Two similar fallacies are based on the use of persuasive definitions. In one, emotive language is used inappropriately in a definition in a way that affects how questions are answered; in the other, its use is concealed. According to Walton, the fallaciousness of all of these definitional fallacies is not in the survey itself, but in the way it is promoted by its sponsor or reported by the news media (p. 231). Reporters often fail to report the definitions used, thus making it difficult for the reader to evaluate survey results.
A fifth fallacy occurs when an atypical example is used as an ostensive definition of a key term (p. 238). For instance, the definition of the term "child abuse" may include neglect, but a report on the results of a survey may give as an example a dramatic case of murder. Given that murders are a small subset of child abuse cases, the example is likely to mislead readers about the seriousness of the problem.
The next three fallacies concern the wording of survey questions (§7.3). Empirical research has shown that the answers that people give to surveys can be very sensitive to the wording of the questions, so that logically-equivalent questions may be answered in significantly different ways. For this reason, Walton recognizes a generic fallacy of question structure bias. Specifically, people are easily confused by negation, and a question with two negations may be answered differently than a logically-equivalent question without the negations. So, there is a fallacy of double negation in question wording. The last of these question structure fallacies is a version of the general informal fallacy of false dichotomy, that is, a question commits the fallacy by inappropriately narrowing the range of options for an answer. This is a common problem in public opinion polls, which often use yes-no or multiple-choice questions. Of course, limiting the answers in this way makes it easier to quantify survey results, but it also can distort them. For instance, if a political poll limits choices to the two major parties, then the amount of third party support may be understated.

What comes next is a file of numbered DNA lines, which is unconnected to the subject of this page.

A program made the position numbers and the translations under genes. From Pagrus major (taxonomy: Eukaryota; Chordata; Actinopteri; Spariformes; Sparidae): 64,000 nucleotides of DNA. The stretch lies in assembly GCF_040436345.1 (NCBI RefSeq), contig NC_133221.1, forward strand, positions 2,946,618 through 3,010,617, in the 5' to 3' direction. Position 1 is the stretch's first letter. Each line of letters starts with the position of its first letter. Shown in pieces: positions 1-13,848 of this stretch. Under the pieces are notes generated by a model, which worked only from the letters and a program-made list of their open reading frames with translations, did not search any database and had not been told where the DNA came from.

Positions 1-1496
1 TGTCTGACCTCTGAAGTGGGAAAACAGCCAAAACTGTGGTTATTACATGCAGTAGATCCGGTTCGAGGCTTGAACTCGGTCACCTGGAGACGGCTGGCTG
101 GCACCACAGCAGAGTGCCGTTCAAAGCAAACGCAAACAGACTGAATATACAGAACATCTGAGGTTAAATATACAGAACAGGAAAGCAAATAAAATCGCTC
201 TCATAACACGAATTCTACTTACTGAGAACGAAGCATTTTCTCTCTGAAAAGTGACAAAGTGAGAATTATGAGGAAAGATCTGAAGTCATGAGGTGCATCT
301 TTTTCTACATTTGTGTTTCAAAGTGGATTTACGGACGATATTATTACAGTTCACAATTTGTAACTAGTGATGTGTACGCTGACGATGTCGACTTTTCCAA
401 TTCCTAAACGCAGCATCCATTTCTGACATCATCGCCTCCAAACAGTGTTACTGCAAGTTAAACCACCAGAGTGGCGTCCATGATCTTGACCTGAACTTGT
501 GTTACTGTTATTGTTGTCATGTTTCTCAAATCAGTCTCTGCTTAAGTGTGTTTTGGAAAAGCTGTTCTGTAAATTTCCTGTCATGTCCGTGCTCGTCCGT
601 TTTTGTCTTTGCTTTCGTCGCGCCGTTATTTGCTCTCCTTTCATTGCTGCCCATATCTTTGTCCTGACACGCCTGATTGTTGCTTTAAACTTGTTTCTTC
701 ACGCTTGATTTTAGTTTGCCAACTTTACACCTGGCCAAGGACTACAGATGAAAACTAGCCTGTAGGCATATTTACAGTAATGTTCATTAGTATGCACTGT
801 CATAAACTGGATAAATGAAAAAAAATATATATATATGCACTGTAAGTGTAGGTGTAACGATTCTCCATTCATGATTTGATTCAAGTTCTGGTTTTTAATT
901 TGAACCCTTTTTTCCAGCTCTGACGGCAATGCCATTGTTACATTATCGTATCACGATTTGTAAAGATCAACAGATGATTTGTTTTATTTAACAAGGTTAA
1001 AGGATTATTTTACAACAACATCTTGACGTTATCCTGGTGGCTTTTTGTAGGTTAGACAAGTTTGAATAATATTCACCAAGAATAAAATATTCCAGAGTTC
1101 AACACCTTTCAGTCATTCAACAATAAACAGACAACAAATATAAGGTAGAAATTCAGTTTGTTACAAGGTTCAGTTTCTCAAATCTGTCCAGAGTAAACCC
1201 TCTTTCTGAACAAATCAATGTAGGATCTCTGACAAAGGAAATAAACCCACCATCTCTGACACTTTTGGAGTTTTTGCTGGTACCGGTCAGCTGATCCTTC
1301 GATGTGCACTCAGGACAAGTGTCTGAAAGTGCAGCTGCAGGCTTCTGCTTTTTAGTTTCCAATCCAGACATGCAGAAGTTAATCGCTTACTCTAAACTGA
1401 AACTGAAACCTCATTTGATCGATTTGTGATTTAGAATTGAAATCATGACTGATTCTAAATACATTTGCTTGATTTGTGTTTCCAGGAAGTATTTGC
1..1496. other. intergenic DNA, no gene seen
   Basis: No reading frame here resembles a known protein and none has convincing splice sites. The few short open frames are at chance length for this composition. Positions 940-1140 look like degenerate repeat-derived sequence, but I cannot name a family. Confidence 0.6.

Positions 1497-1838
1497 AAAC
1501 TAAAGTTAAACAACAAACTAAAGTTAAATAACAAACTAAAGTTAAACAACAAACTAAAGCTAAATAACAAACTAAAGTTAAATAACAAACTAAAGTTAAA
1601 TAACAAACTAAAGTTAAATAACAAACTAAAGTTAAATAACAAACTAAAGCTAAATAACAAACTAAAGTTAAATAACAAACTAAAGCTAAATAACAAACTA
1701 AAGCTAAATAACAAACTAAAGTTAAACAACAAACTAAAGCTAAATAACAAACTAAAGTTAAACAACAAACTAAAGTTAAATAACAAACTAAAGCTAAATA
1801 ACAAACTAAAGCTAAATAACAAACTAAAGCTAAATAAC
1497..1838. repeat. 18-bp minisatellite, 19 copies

The final survey fallacy is a specific version of the generic fallacy of meaningless statistics, which is the result of reporting precise numbers about vague concepts. As Walton points out (p. 229), surveys can give a misleading appearance of objectivity and precision, especially when a poll is called "scientific" and has a precise, numerical margin of error. A "scientific" poll is simply one based on random sampling, and the margin of error quantifies only error due to sampling, rather than the kind of errors due to question wording that are codified in the nine fallacies.
It is unfortunate that this chapter is buried in a lengthy scholarly book, as it deserves a wider readership among those involved in polling, especially those who write poll questions, as well as journalists who report poll results and those of us who criticize their reporting. Of course, anyone interested in argumentation theory, and especially its application to mass media, will want to read Media Argumentation.